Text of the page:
Later that evening, the employee went to a facility to take a urine and breathalyzer test; however, the results of those tests were not provided to the employer and were not part of the case record.

The next day, the employee returned to the funeral home, not as an employee, but because a close friend’s family member had died. While there, he and his supervisor spoke briefly about his job status. His supervisor said he had not heard from “corporate” but did not see how it would be a problem since the employee had a prescription for his marijuana use. The employee told the supervisor, “I only take it when I am home, not at work because I don’t want to jeopardize my license for what I have worked so hard for.”

The employee eventually returned to work, but, shortly after his return, his supervisor advised him that “corporate” was unable to “handle” his marijuana use and that his employment was “being terminated because they found drugs in your system”, though no test had actually been provided to the employer. In a subsequent letter, the company told the employee it had terminated him not because of his drug use, but because he failed to disclose his use of medication that might adversely affect his ability to perform his job duties. According to a company policy, “employees must advise their immediate supervisor if they are taking any medication that may adversely affect their ability to perform assigned duties safely.”

The employee brought an action alleging he had been a victim of disability discrimination.

What did the Courts decide?

The trial court dismissed the employee’s claims, finding that New Jersey’s Compassionate Use Act “does not contain employment-related protections for licensed users of medical marijuana.” The employee appealed.

On appeal, a three-judge panel of New Jersey’s Appellate Division reversed the dismissal in a unanimous decision. The Appellate Division acknowledged that the Compassionate Use Act unambiguously states it does not “require . . . an employer to accommodate the medical use of marijuana in any workplace.” Nevertheless, the appellate panel found that the New Jersey’s Law Against Discrimination might require such an accommodation. Although the Compassionate Use Act does not make illegal an employer’s adverse action against an employee for medical marijuana use, by the same token, the Appellate Division stated it does not immunize an employer’s conduct that might otherwise have been a violation of the Law Against Discrimination. For this reason, the Appellate Division reversed the trial court’s dismissal and permitted the case to proceed.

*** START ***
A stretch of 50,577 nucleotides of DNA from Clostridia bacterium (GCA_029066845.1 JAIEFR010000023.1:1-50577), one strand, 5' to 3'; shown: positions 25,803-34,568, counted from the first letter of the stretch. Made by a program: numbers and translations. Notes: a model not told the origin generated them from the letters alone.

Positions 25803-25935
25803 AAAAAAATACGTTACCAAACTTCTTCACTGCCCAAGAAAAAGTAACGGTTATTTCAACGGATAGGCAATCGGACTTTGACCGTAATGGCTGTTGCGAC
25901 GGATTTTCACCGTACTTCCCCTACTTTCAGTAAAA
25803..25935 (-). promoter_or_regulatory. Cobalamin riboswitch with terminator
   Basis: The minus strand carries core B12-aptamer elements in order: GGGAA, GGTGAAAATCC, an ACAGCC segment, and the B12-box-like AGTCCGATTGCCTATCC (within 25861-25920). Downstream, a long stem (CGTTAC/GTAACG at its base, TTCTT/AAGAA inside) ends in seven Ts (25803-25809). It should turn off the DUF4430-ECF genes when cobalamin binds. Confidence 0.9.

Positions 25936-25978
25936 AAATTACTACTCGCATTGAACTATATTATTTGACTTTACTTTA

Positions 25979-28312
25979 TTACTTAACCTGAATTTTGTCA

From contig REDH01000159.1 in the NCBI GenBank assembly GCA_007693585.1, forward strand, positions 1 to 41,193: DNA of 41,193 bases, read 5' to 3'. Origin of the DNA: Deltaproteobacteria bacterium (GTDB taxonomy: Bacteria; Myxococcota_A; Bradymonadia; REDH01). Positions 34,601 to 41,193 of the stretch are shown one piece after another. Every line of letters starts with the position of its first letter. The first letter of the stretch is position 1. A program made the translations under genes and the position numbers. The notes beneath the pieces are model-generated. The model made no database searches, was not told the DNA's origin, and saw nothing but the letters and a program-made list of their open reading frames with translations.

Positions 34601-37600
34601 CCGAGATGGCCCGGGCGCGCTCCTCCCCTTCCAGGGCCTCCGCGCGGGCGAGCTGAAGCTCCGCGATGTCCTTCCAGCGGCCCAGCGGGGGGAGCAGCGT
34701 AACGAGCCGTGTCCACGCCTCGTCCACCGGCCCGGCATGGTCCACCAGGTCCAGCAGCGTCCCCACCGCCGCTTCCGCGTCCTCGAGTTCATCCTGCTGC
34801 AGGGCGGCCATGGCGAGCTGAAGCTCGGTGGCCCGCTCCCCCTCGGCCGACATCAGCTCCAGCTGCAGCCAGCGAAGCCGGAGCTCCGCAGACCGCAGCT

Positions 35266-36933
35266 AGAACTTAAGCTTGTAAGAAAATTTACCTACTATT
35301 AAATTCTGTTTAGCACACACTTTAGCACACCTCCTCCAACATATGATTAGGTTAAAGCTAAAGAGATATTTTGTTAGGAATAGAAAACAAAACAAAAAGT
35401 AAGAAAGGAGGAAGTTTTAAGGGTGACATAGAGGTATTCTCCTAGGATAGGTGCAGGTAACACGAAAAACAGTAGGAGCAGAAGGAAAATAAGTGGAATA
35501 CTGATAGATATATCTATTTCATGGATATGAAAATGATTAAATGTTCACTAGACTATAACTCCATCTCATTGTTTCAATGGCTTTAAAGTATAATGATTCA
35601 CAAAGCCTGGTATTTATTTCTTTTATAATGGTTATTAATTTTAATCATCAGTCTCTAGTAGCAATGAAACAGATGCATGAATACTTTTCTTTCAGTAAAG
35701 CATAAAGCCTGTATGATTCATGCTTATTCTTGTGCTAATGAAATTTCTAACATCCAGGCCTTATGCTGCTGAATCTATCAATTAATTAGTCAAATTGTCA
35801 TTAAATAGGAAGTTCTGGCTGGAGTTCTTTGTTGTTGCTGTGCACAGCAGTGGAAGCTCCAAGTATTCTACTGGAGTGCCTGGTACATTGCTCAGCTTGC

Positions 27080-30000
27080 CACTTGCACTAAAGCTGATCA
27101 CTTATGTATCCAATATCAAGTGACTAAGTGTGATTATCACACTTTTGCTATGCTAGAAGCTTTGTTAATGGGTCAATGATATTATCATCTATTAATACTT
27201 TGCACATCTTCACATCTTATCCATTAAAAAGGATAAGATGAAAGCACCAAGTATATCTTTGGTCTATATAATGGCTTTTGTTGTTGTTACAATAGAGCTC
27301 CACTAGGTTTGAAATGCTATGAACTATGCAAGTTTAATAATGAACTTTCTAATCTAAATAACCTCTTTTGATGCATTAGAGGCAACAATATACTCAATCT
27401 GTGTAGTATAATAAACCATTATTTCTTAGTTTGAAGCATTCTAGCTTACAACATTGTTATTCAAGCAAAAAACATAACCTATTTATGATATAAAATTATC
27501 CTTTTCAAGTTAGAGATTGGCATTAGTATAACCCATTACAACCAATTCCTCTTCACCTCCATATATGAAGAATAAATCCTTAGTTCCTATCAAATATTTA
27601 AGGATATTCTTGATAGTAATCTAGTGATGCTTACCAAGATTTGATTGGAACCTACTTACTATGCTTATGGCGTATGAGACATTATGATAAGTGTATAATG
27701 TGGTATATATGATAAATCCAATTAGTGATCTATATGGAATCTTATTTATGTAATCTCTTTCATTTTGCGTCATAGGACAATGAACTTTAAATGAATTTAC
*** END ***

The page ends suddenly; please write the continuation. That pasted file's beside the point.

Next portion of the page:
What do employers need to know?

At the outset, it is important to understand that the Appellate Division did not rule that this employee had been a victim of disability discrimination. In fact, the Court expressly recognized that the case was at the earliest stages, and the employer had pled potentially valid defenses.  The Court ruled only that the case could not be dismissed on its face.

Although this precedent is now binding on state trial courts in New Jersey, it is far from settled law, and may well be subject to an appeal to the New Jersey Supreme Court. However, New Jersey employers need to be mindful that they no longer have a free pass to take adverse employment actions against employees and candidates solely because they use medical marijuana; those affected by such decisions will be emboldened by this new case, and their lawyers will be confident that a lawsuit challenging the adverse actions is more likely to survive a motion to dismiss at the beginning of the case. As the law in New Jersey now stands, employers are not required to accommodate medical marijuana use, but there is now an increased risk if they refuse. Additionally, various bills have been proposed and are being considered by the New Jersey legislature, which, if adopted, may expand employee rights in this area of the law.

In other words, stay tuned, because we have certainly not heard the last word on this topic. With that said, employers remain free to take adverse action if an employee shows any sign of impairment from use of medical marijuana, or, for that matter, any other drug, legal or not.

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If you have any questions about this legal alert or if you run across a related issue in your workplace, please feel free to contact Adam Gersh or any other member of Flaster Greenberg’s Labor & Employment Department.